Hottest Trend in Retailing: Department Stores?

Group 1: Best Buy, Walmart, Target, Home Depot, Lowes.

Group 2: Federated, May, Kmart, Sears, JC Penney.

Rewind the investment landscape a year and see which retailers Wall Street was talking about. It was the first group of companies listed above. However, nowadays it’s the second group that is getting all of the attention.

First it was Kmart buying Sears. That was supposed to be a unique situation. Kmart had come out of bankruptcy. Eddie Lambert already owned a chunk of Sears, so it made sense to buy the rest with the fortune he was making on his contrarian purchase of Kmart. Kmart owns most of its locations and has cheap lease agreements dating back decades for the rest of its attractive off-mall locations. However, once the real estate strategy was uncovered by Kmart, Wall Street analysts turned their attention to every other major retailer to try and quantify how much hidden value was there.

Federated recently announced they were buying fellow mall-based department store giant May. The stock have been on fire ever since. JC Penney has jumped 25% since rumors of that deal heated up. All of the sudden, department stores in malls across the country are the hottest investment idea in retail. But does this make any sense? Will every retail merger result in a Kmart-like jump in shareholder value?

Not likely. Merging two poorly-run retailers does not create a larger better-run, more profitable company. Shoppers have abandoned mall department stores over the years for good reason. And they’re not coming back. The attractiveness of the Kmart/Sears deal is less about improved operations as it is about creating shareholder value via other means. This will be done by selling real estate and other non-core assets. Sears can sell its stake in Sears Canada and its Lands End subsidiary. Kmart can sell more store locations since there is usually a Sears within a few miles of Kmart. The cash flow is not going to come from an influx of new customers beating down the doors of the recently renovated Kmart store that now is called Sears and carries Craftsman tools.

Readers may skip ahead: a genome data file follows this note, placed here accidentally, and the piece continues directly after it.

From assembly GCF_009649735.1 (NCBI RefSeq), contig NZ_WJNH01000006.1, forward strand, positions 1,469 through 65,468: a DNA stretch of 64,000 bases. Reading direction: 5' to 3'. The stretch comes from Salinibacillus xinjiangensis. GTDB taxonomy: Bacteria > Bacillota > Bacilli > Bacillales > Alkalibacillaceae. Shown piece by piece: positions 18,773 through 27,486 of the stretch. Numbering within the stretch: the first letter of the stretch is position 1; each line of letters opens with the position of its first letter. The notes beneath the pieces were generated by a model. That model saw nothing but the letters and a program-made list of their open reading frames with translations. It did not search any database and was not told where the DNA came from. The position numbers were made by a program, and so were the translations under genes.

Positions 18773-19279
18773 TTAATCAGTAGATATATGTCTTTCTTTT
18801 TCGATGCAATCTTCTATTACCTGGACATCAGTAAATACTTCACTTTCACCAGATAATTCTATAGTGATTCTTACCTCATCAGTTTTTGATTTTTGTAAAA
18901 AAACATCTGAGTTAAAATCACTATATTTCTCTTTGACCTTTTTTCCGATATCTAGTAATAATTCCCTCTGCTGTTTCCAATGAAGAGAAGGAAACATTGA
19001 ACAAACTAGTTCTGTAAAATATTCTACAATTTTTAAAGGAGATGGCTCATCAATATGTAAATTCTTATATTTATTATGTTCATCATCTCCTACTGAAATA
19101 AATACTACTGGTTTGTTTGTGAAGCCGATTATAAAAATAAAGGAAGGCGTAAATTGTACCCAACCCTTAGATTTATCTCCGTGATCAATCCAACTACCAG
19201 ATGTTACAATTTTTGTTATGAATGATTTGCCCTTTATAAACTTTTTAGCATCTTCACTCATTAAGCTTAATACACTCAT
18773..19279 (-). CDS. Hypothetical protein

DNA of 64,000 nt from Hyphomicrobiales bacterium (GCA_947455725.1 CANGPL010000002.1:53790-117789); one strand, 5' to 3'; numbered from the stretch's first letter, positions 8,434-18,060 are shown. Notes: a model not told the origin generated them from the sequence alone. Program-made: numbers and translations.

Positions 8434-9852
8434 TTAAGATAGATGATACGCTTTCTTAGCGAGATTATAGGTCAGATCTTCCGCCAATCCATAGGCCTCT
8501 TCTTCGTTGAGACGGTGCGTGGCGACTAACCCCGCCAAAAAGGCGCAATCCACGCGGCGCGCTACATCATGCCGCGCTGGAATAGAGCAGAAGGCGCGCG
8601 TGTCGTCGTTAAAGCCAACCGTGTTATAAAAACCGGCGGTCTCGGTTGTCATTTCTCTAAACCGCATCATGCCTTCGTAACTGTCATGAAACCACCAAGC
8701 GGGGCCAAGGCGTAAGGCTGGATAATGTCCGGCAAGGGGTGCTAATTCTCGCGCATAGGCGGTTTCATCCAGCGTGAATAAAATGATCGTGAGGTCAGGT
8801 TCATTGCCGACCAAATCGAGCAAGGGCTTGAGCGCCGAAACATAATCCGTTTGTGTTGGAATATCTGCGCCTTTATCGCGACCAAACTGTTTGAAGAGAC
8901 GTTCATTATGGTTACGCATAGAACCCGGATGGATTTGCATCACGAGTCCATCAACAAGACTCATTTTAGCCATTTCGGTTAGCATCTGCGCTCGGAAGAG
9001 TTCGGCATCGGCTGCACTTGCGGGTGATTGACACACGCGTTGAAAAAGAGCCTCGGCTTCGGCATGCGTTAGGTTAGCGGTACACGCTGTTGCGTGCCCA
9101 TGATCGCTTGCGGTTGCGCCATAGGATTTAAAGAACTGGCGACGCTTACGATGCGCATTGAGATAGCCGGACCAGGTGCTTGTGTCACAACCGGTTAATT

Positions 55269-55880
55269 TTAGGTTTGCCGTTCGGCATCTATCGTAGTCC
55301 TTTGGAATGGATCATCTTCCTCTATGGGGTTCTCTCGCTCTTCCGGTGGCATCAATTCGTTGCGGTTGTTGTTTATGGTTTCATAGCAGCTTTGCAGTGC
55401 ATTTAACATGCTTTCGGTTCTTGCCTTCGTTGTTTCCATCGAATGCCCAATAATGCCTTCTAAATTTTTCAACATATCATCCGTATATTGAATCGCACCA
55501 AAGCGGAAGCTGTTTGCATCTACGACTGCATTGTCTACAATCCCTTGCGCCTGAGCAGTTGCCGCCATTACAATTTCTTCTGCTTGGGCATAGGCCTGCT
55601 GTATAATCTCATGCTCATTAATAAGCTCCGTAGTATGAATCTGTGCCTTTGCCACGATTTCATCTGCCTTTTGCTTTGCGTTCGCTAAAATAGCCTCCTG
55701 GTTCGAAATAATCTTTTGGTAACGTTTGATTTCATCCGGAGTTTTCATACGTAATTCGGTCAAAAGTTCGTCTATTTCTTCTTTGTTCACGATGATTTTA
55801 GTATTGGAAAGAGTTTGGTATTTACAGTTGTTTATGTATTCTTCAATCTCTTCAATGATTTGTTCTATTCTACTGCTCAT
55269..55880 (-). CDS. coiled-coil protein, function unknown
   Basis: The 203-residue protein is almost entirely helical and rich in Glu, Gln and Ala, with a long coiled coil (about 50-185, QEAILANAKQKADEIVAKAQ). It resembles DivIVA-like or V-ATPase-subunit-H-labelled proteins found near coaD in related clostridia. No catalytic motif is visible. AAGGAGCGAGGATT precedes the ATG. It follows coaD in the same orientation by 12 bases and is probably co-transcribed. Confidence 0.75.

Why then, are the share prices of Federated, May, and Penney through the roof? It’s a valid question. A lot of people think every retailer can harness the Sears/Kmart model. If that was the case, wouldn’t they all have done it long ago? To show how speculative some investors have gotten, you only need to look at rumors that helped Circuit City stock rally. They were rumored to be looking at selling some of their real estate, given their dismal track record competing with Best Buy. Only one problem, though. Circuit City doesn’t own any real estate, they lease their stores.

I would be leary of the rallies in Federated/May and JC Penney. I hope they can get their acts together and increase profitability. It just seems unlikely that the people that have driven customers away and created an abundance of poorly-run and unappealing department stores would all of the sudden be able to turn their companies into gold, simply by merging and trying to duplicate someone else’s strategy.

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